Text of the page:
Incidentally, if they were seldom actually raced there, Rolls-Royces were no strangers to Brooklands.
At the opening meeting in 1907, the Hon Charles Rolls had borrowed for the occasion the 1906 TT winning 20 hp four-cylinder Rolls-Royce and Claude Johnson, the well-known R-R Director and commercial manager, took part in what was described as “a near relative of the original (and only, if history is not ignored) Silver Ghost”. The Derby company also used the track for extensive testing. Nor must one forget two special 70 hp editions of the Ghost, named ‘White Knave’ and ‘Silver Rogue’. After the former had broken a piston the latter, conducted (if you can apply the term to such inaudible cars) by the redoubtable Percy Northy, made the fastest climbs of Kirkstone Pass and Shap Fell and won its class in the 1908 International Touring Car Trials, which concluded at Brooklands. They were then brought again to the Track and timed for 20 laps, at 65.9 and 65.84 mph.
And don’t forget how, after improving on the Napier RAC-observed London-Edinburgh top-gear-only-run in 1909, which concluded with a 76.42 mph dash at Brooklands, with a 65 hp car, a London-Edinburgh R-R bettered the Napier’s performance, ending with a timed 78.26 mph.
However, I am departing from my theme of ghostly sport in the hands of ordinary owners and others not directly associated with the factory. Capt AG Miller, later Sir Alastair Miller, whom I christened ‘Mr Brooklands’ on account of the long and versatile racing carer he had there (see MOTOR SPORT, January 1989), had raced his Alpine Eagle (R 2355) which was said to have served during the war as an armoured car and afterwards been rebuilt by Miller’s company and rebodied by them. He contrived to race the car at an Essex MC meeting with its full compliment of passengers, which I do not think the BARC would have countenanced.
Another Ghost which was seen in a Brooklands race was Le Champion’s all-weather, which joined in an impromptu one-lap handicap for any cars that had been driven there on the day of an Ealing & DCC meeting, this driver more usually seen in aero-engined monsters.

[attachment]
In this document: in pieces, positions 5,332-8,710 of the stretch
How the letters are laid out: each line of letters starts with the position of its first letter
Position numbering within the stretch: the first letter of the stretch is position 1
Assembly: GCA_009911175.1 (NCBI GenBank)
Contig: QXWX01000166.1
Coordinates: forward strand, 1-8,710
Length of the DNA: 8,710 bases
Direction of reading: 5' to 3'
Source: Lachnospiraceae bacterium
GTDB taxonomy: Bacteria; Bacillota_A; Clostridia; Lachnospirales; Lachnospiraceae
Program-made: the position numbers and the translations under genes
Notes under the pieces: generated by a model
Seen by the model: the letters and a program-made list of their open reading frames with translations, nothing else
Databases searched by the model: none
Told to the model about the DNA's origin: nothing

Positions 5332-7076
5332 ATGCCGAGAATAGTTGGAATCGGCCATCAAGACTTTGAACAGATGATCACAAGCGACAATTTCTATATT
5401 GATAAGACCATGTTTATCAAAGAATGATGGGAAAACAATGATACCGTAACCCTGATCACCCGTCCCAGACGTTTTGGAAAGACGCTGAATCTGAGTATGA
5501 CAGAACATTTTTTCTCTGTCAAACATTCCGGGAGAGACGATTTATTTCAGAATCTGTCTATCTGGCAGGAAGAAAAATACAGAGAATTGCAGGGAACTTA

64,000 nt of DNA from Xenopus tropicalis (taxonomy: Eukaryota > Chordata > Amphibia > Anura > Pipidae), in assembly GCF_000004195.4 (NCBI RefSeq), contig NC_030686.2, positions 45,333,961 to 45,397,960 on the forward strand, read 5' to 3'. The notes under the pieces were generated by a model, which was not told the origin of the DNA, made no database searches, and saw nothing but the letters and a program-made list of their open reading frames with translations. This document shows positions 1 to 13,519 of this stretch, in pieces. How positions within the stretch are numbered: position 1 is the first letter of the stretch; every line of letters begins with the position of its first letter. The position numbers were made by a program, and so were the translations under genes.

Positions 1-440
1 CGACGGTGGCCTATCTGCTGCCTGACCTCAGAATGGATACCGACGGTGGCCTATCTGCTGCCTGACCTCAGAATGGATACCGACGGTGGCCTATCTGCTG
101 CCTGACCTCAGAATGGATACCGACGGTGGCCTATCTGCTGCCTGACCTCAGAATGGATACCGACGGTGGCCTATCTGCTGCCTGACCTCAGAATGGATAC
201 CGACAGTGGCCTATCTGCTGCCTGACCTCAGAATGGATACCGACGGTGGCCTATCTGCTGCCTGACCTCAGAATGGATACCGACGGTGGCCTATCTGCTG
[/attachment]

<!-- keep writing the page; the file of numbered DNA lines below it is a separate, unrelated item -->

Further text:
After his effective showing at Brooklands with his Rolls-Royce in 1922/23, Sanderson drove his car, assuming it was the same one, all the way to Nice in 1923 for the Festival of Speed, in which he won the over four-litre touring car class with a climb in 7m 10s and a presumably more locally-owned 40/50 hp Rolls-Royce was second (7m 21.2s, driven by a Mr Broskshand), both of them beating a Buick, which took 8m 35s.
Much nearer home, WM Broomhall in a two-seater 40/50 (KK 1331) won his class, with what was described as a fine climb (39.4s) at the 1923 Laindon speed hill climb, and was also first in his class in the acceleration test, in spite of overshooting the line and having to roll back before completing the stop/restart. What is even more interesting, I think, is that Rolls-Royce featured in the testing MCC reliability trials of those days, for JD Bainbridge not only took his closed 40/50 through the London-Edinburghs, with his chauffeur there to drive him home afterwards, but achieved the highest award, the gold medal, in, for example, 1923 and 1924. And he was still doing it in 1930, entering a Rolls-Royce in the Monte Carlo Rally. But to prove that a Ghost could be quite a useful speed hillclimb job, C Grant Dalton took his to Spread Eagle and won the members’ Hampshire AC unlimited touring car class, coming up so smoothly, it was said, as to appear slow, but clocking the good time of 60.4s. (The record was Malcolm Campbell’s in 41.0s, driving the 4.9-litre racing Sunbeam).
So you see, although the Rolls-Royce was then regarded by the majority as a very fine touring car or town carriage, it could produce a surprise or two when an owner decided to use it as a special sporting sort of motor car. W B